Where Money--Not Art--Is the Issue


I read with interest “Dole’s Attacks Fail to Curb Hollywood on Sex, Violence” (A Section, July 30). I think I have a point of view on the subject that no one has thought of--or at least had the nerve to talk about. I am a working actress. I have appeared in lots of films. I am primarily a comedian. I am not politically correct.

Of course no one in the artistic community, and I hope no thinking person, wants to even think about censorship. Of course, no one is stupid enough to think that the arts do not influence society. Arts indeed set the standards of culture--that is part and parcel of the purpose of art, to reflect, to question, to illuminate the human condition.

What no one has brought into the mix of this debate is that we are very often not dealing with artists when we talk about the people who make movies. We are talking about people who have found a way to make big piles of money. They’ve never been asked to question what they do because they are doing what red-blooded Americans are supposed to do--find something that makes a big pile of money and then keep finding “better” ways to do it. If loud noise and blood works, then the sequel screams for louder noise and more blood. Makes perfect sense to me.

We are not dealing with Einstein here. Yes, there are many upstanding citizens in the Hollywood community. Some geniuses. Many artists. I’ve worked with them. But there are also a bunch of dim bulbs. Their humor is impoverished. They are sophomoric and sexist. Being none too bright and making a lot of money allows them to imagine that they are the creme de la creme. Which means everyone else must be even dumber than they are. So they write to an ever-lower common denominator.


Let me give you an example of what you’re dealing with here:

Last year, working on the set of “Bushwacked,” I listened with dread as the director and producers howled over a scene where Daniel Stern explains the facts of life to the scouts using Barbie dolls. I was thinking how unpleasant it would be to take my 8-year-old to a movie that is advertised for kids-- that his mom is in --and suddenly have to watch that scene with him.


Let me interject that my children are growing up here on the sets of movies. They’ve seen all kinds of stuff. Their favorite movies are “The Mask,” “Alien,” “2010" and “The Elephant Man.” They are not easily shocked or upset. They have great senses of humor.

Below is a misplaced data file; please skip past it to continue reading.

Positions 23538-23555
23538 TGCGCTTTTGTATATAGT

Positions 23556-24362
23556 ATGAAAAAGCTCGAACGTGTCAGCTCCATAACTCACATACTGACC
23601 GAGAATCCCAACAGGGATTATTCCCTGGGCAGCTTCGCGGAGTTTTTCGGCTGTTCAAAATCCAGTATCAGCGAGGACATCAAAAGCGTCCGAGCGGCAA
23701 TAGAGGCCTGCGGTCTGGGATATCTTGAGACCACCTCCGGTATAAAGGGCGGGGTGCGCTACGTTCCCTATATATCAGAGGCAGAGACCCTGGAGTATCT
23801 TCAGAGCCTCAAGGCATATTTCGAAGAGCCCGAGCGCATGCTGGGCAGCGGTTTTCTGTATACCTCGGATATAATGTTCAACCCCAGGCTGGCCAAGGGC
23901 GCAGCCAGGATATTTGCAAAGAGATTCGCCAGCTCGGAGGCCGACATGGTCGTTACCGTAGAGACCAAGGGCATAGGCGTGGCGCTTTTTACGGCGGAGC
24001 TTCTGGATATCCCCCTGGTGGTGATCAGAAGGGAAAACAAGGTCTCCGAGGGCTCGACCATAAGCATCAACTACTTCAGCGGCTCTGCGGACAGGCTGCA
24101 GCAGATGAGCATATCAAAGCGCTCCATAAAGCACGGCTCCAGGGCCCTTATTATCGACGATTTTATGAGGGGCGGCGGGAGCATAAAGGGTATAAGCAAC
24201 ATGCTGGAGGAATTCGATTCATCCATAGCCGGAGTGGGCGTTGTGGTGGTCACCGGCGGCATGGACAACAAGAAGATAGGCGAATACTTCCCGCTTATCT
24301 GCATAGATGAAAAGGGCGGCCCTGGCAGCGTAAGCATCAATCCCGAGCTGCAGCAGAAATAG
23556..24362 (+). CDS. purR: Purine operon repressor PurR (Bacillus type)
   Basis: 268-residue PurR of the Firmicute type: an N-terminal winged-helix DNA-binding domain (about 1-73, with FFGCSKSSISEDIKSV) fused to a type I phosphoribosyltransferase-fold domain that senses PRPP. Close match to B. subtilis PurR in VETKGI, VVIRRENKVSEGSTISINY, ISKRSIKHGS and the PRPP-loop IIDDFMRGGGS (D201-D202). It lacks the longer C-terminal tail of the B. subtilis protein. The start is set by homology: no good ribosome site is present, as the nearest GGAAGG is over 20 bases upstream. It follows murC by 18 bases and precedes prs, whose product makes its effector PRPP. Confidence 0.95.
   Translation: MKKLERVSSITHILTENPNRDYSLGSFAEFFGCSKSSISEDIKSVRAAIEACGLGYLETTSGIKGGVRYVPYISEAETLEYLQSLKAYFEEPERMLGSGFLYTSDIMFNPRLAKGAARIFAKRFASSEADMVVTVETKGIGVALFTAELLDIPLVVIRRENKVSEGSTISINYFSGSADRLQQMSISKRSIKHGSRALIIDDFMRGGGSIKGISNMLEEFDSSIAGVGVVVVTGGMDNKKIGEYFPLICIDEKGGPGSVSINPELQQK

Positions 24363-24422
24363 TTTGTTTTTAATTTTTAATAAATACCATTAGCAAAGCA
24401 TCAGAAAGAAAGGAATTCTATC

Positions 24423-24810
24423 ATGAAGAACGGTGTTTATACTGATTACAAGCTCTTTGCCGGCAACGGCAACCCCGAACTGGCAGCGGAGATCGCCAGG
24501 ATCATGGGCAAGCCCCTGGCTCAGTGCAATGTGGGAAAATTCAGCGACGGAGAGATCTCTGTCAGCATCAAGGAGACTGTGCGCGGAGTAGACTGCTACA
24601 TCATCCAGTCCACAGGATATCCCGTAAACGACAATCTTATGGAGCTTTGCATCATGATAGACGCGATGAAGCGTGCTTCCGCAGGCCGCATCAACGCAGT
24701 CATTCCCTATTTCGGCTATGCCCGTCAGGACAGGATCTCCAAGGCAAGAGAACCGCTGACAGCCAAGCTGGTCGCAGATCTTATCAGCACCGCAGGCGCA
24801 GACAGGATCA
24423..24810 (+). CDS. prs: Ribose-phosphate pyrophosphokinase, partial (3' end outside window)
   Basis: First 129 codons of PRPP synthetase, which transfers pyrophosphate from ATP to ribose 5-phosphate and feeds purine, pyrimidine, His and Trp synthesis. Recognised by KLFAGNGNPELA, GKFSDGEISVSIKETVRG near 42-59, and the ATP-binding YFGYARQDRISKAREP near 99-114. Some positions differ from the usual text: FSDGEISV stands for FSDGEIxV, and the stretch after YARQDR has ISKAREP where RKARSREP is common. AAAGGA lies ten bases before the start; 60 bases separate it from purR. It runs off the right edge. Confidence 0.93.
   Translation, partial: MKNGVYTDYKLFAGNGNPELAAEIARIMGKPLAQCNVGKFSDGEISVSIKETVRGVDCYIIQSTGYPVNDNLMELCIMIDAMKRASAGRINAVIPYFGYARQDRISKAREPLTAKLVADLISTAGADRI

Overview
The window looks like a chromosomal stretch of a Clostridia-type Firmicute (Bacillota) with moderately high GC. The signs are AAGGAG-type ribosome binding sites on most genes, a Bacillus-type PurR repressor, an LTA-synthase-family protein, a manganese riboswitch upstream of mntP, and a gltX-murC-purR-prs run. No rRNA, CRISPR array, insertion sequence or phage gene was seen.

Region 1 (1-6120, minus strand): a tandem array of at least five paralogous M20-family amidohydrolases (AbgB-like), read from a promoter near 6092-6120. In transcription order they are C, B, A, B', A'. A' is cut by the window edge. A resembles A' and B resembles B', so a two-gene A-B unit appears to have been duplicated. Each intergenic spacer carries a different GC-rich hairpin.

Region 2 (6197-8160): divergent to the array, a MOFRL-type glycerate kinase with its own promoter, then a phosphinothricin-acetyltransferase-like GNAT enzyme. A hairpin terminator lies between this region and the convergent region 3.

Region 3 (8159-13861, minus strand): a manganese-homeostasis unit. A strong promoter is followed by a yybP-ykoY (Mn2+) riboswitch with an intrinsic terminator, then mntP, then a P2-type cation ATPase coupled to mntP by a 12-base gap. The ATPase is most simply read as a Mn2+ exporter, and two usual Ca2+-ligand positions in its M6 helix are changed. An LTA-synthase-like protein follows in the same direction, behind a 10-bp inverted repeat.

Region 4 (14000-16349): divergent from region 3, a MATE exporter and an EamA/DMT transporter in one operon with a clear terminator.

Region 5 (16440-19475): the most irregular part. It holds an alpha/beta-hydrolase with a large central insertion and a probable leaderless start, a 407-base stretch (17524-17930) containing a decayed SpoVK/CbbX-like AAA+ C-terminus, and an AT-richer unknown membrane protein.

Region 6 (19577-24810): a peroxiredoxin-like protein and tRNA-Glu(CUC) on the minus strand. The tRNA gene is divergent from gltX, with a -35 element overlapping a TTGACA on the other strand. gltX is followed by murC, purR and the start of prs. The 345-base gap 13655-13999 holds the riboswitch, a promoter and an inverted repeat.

Jump ahead to the cast and crew screening. There are lots of sophomoric jokes in the movie of varying degrees of not-so-great taste. And then--there it was--the scouts have a Playboy magazine and the Barbie doll scene begins. I could feel the 8-year-old starting to squirm. I wanted to sink in my seat. I guess I had hoped that, seeing the scene cut into the movie, the producers would have the good taste to take it out. What was I thinking? Besides being infantile, the scene is also depressingly sexist. I suppose the PG-13 rating is supposed to solve this. It’s OK to have dopey sexist humor if you’re 13. My kids, by the way, hated the movie, and I’m glad.

Sadly, this could have been a good movie for kids. Its overall point of view is uplifting--the redemption of a loser into a good male role model--not bad, eh? Possibly even timely.

You’re really going to be up against it when you suggest that the product that makes these people all this money is bad. You can’t get the auto industry to make a non-polluting car, you can’t get the tobacco industry to stop making cigarettes and you’re not going to get these guys to stop doing the thing that makes them money, either. You can’t ask them to make a better product because they’re not smart enough.

They are products of our educational system. Maybe Sen. Robert Dole better stick his nose in over there.

In the article, Oliver Stone mentions Dole in the same breath with Joseph McCarthy. Ironically, I had to think long and hard about signing my name to this article for fear of the Hollywood community’s blacklist. I might never work again.